This week, we have one of the best interviews we have ever run. If you are a sports fan, be sure to check out The Athletic Supporter. Over at Biographology, see how a reviewer handles criticism of his choice of a book to review, and why he thinks it important to his genre. More beloved books? You bet. Head over to Bookish Dreaming for that. And, finally, the weekly editor’s letter offers up a take apparently not yet discussed when libraries and e-books come to the forefront.
In a brilliant and insightful interview that spans a wide range of subjects, Pete Croatto goes head-to-head with John Schulian a former sports columnist (and, later, television writer) who talks about his experiences on newspapers, with other sports writers, editors, and athletes, the changes in the sports reporting industry, how he broke into television, and more in We Write and Take Our Chances: An Interview with John Schulian.
In his last column, Carl Rollyson critically reviewed a new biography of Adolf Hitler that took an unusual approach. Not surprisingly, he received a number of e-mails and comments about it. In Springtime for Hitler Again, he meets those objections head on and explains why he believes as he does and how the genre of biography is enhanced by that author’s approach.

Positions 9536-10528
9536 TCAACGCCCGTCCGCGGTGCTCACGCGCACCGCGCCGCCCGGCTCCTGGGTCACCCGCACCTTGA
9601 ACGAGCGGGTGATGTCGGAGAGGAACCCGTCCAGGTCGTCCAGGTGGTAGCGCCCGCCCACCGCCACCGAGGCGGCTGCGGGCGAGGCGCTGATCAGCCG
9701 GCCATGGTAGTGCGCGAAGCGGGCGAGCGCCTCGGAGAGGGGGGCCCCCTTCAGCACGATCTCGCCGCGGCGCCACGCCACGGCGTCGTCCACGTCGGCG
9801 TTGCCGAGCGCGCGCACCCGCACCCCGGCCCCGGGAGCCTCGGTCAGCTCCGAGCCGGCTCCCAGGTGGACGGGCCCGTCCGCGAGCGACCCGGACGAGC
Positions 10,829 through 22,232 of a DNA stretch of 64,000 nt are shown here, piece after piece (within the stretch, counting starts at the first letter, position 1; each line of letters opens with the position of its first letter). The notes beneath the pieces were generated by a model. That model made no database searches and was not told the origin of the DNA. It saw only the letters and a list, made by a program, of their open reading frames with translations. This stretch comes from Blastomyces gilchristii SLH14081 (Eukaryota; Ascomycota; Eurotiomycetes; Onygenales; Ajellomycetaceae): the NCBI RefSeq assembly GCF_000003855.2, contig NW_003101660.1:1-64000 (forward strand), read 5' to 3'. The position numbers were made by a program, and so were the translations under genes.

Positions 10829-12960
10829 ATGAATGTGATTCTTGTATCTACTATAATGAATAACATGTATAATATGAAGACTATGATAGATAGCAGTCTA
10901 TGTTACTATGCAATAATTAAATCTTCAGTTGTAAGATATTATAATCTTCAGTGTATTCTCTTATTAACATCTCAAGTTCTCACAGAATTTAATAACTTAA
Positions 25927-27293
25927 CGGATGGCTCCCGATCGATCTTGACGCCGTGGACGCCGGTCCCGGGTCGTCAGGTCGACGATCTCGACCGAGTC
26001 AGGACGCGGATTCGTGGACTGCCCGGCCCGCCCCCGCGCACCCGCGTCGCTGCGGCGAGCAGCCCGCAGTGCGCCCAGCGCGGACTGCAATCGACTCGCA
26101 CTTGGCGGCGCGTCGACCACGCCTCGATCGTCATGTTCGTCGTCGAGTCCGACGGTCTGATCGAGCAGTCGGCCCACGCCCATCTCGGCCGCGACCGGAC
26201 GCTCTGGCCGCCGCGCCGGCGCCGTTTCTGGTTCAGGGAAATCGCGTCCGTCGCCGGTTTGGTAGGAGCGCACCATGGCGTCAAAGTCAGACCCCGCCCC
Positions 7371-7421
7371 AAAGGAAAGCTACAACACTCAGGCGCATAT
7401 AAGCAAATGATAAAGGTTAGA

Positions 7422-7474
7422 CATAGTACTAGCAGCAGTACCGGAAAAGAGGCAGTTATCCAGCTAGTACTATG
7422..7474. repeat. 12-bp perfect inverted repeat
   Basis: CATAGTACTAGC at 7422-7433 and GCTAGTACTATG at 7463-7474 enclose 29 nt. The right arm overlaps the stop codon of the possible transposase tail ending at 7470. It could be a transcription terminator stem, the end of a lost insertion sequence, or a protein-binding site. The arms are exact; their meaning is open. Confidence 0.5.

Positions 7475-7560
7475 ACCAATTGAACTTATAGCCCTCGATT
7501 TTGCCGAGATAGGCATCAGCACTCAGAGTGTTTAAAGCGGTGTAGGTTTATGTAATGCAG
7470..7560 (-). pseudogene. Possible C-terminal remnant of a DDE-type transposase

In Beloved Books: Part Three, Gillian Polack had planned to write about her favorite books that are over one hundred years old—until she found she had thrown out, by accident, her notes. But she did find a small note about writing she loved of that age and those four authors are the focus of her column.
The discussion of library book budgets is lively these days. So also is the discussion of e-books. Oddly, though, what hasn’t really been discussed, at least in public, is the implications of how the impact of buying e-books vs. print books affects libraries’ customers. In Libraries: For Whom, Lauren Roberts wonders: Is their demographic changing, or are some going to be shortchanged?